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PyGWalker Tutorial: A Tableau-Like Python Library for Interactive Data Exploration and Visualization

Pygwalker Python library for data visualization and analysis

As data scientists and analysts, we often spend a lot of time exploring and analyzing data using tools like pandas, matplotlib, and seaborn. While these tools are powerful, they can be limited when it comes to interactive data exploration and visualization.

This is where PyGWalker (pronounced like "Pig Walker") comes in. PyGWalker is a Python library that integrates Jupyter Notebook (or other jupyter-based notebooks) with Graphic Walker, an open-source alternative to Tableau. With PyGWalker, you can turn your pandas dataframe into a Tableau-style user interface for visual exploration.

I will be using superstore sales data that I downloaded from Kaggle.com, but you can follow along with any data you like.

Here is a YouTube video walkthrough of this blog post:

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How to Install PyGWalker:

This one is easy! Open your Jupyter notebook and type:

!pip install pygwalker

Importing Data and Libraries:

To access data located in my Google Drive, I need to establish a connection between my Google Drive and Google Colab. I am also importing the libraries I will use, including PyGWalker:

Exploring Data with PyGWalker: 

It is time to run PyGWalker: 


 Once the code runs, we will see the interactive data visualization tool that is very similar to Tableau:

The left-hand side of the interface displays the variables we are working with. The central area is reserved for our visualizations, where we can drag and drop variables to the X and Y-axis boxes. There are various customization options available, such as filters, color, opacity, size, and shape. Let's explore these tools and create some visualizations.

Take a Look at the Data:

Click on the data tab to quickly see the data and the data types. To go back to the visualization area, click visualizations:

Creating a Bar Plot: 

Drag and drop the column "Sales" to x-axis and "Region" to y-axis. This chart shows us the regional sales of this superstore.

Selecting Plot Type:

You can select the desired mark type or leave it in auto so the tool can select the most appropriate plot type for you!

 Sorting the Chart:

You can sort the chart in ascending or descending order by clicking one of these:



PyGWalker allows for aggregating the numeric columns. The following chart is created by aggregating the sales by region. You can select the aggregation function from the available options:

Chart Resizing:

You can resize your chart by clicking on the "layout mode"  and selecting "fixed" or by clicking on the gear icon right next to the "layout mode" button:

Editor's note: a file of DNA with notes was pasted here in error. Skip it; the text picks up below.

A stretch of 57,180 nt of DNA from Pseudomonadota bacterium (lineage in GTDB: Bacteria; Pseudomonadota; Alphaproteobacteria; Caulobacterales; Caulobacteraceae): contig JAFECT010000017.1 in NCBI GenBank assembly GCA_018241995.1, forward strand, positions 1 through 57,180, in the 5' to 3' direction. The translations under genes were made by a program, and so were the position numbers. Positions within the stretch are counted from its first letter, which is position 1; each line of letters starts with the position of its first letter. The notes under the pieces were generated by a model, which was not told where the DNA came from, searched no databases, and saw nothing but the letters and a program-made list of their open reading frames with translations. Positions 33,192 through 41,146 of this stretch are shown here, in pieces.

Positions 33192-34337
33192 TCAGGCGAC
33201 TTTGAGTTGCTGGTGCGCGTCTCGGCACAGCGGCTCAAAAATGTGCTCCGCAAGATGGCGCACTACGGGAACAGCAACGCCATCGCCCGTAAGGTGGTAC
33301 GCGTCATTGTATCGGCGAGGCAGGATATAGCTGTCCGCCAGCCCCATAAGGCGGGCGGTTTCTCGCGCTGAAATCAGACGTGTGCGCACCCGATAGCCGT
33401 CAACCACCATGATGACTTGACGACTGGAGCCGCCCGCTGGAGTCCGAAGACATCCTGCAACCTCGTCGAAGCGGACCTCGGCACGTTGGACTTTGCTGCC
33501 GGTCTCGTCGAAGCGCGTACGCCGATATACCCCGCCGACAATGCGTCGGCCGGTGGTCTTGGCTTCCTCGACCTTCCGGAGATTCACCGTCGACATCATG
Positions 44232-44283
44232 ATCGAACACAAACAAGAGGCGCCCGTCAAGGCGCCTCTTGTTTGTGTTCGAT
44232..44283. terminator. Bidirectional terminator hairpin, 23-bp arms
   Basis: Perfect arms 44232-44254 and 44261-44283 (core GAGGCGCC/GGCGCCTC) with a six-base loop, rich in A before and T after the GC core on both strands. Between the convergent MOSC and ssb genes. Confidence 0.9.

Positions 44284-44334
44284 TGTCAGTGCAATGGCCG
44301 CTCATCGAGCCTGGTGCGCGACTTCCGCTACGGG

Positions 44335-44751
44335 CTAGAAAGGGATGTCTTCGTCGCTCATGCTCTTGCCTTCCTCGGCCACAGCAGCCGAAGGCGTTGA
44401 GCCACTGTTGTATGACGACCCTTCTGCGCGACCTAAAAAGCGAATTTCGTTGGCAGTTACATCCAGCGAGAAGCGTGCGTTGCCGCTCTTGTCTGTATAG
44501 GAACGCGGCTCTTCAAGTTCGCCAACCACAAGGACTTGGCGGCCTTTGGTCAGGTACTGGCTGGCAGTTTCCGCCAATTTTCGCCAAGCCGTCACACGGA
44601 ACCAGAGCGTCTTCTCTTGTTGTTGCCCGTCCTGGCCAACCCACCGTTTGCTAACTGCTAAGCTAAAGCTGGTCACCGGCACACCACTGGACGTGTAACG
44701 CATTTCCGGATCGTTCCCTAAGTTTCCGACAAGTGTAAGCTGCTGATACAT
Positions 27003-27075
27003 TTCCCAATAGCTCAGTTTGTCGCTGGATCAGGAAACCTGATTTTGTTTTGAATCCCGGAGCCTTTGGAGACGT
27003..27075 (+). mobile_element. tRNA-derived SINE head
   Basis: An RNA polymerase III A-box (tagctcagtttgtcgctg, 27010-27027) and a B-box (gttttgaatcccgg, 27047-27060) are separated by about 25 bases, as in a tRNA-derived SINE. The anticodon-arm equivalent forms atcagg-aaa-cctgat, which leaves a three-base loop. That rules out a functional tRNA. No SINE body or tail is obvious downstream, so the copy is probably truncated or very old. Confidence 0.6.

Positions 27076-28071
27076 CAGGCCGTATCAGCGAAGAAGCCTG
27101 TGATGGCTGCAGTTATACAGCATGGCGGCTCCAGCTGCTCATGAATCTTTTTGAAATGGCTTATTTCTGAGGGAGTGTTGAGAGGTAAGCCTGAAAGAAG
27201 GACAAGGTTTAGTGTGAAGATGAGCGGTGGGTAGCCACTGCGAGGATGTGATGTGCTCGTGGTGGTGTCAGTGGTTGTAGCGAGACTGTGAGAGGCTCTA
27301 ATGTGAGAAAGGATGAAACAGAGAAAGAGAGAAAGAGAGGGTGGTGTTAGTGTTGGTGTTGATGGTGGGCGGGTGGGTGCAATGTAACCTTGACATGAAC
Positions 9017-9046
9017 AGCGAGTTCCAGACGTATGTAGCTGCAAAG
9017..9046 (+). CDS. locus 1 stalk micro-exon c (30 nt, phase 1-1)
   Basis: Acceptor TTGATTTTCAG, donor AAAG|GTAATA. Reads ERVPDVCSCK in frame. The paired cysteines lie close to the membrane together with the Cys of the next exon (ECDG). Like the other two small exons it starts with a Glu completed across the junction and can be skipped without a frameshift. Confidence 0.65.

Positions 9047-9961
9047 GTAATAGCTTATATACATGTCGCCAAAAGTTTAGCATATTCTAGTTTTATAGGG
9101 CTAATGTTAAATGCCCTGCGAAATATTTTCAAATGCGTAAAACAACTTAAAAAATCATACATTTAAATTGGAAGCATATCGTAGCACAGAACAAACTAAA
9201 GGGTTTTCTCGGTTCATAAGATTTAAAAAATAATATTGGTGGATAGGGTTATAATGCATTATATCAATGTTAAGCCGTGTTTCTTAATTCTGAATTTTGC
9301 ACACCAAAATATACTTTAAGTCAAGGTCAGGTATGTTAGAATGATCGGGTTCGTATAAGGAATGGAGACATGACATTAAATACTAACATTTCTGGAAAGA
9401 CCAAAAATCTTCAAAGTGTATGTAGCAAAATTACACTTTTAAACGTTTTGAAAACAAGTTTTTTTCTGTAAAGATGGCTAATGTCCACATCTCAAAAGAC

You can also use the resize option by hovering over the corner of the chart and dragging it:


Interpreting the Data:

PyGWalker has the ability to interpret the data and give some insights. Click on the West region and select "interpret data":

For the West region, the total sale is greater than expectation:

You can also select south from the graph and click interpret data. This time it says "less than expectation" 


Exporting the Chart:

You can export the chart and save it as a PNG or a SVG file:


 Create a New Chart:

To create a new chart, click on the +New tab:



Create a line graph with time series:

To use the Order Date and Ship Date, I first converted them into datetime types, and then refreshed my PyGWalker cell.(FYI: Refreshing the cell deleted my previous work)

The data types for these dates changed to:


Let's create our line graph now! Drag the Ship Date column to the x-axis and the Sales column to the y-axis. PyGWalker selected the line graph type automatically for us. I resized the graph to make it look like this:


Adding filters:

We can easily add color filtering by dragging columns to the color filter box. For this, I first change the mark type to scatter.

We can also filter our data to select only a portion of data based on any column. Let's drag the segment to the filter box and select the consumer label only to see the sales for the consumer segment. Click the green arrow after deselecting corporate and home office options.


Great! We were able to filter our data based on segment!

Let's also adjust the size of the scatter points based on the quantity of the order:

The larger scatter points indicate a larger order quantity.


Adding multiple columns to create multiple plots:

We can drag as many columns as we want to either of the axis. I dragged the category and subcategory columns to the x-axis to see the sales:

Let's also color the above charts by average discount:



PyGWalker is a powerful and user-friendly interactive data visualization tool for Python that enables users to explore and analyze datasets intuitively. By following the steps outlined in this tutorial, you should now have a solid understanding of how to install and use PyGWalker to create interactive visualizations and gain insights into your data. Whether you're a data scientist, data analyst, or simply someone who needs to visualize data in a meaningful way, PyGWalker is an excellent package to add to your toolkit. With its flexibility and ease of use, PyGWalker is sure to become an invaluable asset in your data analysis workflow. So, give it a try today!




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